Both ethnic communities in Cyprus have maintained strong political and cultural ties with Greece and Turkey, respectively, and at some point of their twentieth century history, each has aspired to become part of either the former or the latter. Yet the way this relationship has been imagined has differed across time, space, and class. Both communities have adapted their identities to prevailing ideological waves as well as political opportunities, domestic alliances, and interests. The article evaluates different responses to ethnic nationalism, highlighting important intra-ethnic differentiations within each Cypriot community usually expressed in the positions of political parties, intellectuals, and the press. While the current literature identifies two major poles of identity in the island, "motherland nationalism" and "Cypriotism," the article suggests that the major focus of identity of Cypriots is identification with their respective ethnic communities in the form of Greek Cypriotism or Turkish Cypriotism. In fact, contentious politics in Cyprus from the ENOSIS/TAKSIM struggle to the April 2004 referendum demonstrate the interplay of external constraints and collective self-identification processes leading to the formation of these identities. The article concludes by identifying the implications of identity shifts for deeply divided societies and conflict resolution in general.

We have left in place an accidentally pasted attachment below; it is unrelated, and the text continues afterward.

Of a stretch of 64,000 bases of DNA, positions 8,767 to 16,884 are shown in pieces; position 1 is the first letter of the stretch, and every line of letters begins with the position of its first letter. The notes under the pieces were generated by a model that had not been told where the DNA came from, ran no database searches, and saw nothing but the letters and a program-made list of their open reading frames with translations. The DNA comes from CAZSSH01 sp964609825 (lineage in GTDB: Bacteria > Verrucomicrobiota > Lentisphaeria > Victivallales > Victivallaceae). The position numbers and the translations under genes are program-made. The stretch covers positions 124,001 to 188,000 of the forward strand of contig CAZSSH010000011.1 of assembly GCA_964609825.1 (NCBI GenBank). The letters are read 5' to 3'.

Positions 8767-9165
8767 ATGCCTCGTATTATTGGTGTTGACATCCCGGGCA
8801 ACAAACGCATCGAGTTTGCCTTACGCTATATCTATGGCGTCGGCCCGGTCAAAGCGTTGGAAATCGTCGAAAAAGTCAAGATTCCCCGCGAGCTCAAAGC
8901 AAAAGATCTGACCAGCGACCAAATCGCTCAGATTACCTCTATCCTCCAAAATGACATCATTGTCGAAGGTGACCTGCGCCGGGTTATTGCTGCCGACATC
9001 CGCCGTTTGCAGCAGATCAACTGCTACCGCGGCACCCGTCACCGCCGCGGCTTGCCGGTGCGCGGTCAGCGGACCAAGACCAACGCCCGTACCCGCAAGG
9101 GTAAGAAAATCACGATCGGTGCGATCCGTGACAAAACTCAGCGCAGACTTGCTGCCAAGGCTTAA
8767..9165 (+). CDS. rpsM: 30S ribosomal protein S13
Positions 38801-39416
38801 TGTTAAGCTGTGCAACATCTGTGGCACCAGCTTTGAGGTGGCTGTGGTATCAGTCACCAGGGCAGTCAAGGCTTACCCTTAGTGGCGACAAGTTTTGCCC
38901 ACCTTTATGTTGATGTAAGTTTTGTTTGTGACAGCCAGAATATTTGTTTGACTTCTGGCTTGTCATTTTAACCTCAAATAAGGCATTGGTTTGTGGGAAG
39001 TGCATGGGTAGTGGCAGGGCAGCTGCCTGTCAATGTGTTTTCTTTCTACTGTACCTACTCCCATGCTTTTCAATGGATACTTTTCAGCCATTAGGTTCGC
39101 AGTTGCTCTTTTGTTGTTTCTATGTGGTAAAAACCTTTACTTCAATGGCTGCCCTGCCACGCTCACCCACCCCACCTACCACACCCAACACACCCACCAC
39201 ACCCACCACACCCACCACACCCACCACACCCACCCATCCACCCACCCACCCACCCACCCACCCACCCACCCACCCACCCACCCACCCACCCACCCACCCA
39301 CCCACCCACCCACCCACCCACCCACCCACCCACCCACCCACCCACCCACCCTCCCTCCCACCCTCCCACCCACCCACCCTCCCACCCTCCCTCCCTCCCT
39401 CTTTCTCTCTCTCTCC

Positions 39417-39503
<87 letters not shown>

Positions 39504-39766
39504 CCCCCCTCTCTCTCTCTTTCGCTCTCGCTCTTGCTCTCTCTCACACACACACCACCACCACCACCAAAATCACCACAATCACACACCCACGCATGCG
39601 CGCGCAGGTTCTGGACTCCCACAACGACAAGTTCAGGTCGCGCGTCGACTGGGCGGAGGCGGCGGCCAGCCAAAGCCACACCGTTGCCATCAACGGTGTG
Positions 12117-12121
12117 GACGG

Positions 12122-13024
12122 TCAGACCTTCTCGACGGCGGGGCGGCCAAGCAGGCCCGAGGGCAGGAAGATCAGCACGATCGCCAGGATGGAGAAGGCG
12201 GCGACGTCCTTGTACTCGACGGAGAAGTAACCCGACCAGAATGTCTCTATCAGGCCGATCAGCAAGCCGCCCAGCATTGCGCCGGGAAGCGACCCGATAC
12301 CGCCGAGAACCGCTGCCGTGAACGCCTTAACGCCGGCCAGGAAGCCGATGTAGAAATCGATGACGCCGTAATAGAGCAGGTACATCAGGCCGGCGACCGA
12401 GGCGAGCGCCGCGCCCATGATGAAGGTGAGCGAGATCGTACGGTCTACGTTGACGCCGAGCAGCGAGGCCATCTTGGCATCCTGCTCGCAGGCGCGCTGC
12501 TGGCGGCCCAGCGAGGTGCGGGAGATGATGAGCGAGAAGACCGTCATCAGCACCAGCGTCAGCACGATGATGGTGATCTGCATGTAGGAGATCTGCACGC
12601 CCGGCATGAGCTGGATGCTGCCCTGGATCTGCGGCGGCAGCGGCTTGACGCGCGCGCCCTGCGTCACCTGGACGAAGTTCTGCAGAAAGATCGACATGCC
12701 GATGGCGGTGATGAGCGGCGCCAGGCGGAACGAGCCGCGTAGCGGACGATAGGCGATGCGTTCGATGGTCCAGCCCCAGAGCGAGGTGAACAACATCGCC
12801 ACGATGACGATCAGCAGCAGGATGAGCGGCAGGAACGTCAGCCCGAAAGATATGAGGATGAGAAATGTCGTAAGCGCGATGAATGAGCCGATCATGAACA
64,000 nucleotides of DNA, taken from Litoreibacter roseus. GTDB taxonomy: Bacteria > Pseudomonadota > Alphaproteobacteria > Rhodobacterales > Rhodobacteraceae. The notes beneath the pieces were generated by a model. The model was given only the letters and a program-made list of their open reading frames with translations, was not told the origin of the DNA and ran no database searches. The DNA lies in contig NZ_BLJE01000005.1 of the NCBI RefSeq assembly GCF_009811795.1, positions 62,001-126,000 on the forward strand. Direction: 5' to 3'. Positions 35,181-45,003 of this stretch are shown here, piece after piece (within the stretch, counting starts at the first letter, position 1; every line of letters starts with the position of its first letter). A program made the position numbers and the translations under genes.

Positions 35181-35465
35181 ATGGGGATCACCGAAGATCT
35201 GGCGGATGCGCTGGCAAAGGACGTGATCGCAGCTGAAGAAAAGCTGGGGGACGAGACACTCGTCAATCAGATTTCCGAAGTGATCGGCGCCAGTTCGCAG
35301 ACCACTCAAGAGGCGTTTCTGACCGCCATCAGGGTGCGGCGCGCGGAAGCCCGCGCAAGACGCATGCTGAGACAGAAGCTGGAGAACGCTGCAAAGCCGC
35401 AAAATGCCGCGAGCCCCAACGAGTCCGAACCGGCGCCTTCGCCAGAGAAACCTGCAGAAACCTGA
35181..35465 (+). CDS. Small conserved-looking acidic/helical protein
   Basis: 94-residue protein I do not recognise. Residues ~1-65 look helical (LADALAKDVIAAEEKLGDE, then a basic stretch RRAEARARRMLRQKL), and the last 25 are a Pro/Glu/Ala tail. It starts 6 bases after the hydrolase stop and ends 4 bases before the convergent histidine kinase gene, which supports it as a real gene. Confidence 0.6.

ASJC Scopus subject areas
- Geography, Planning and Development
- Political Science and International Relations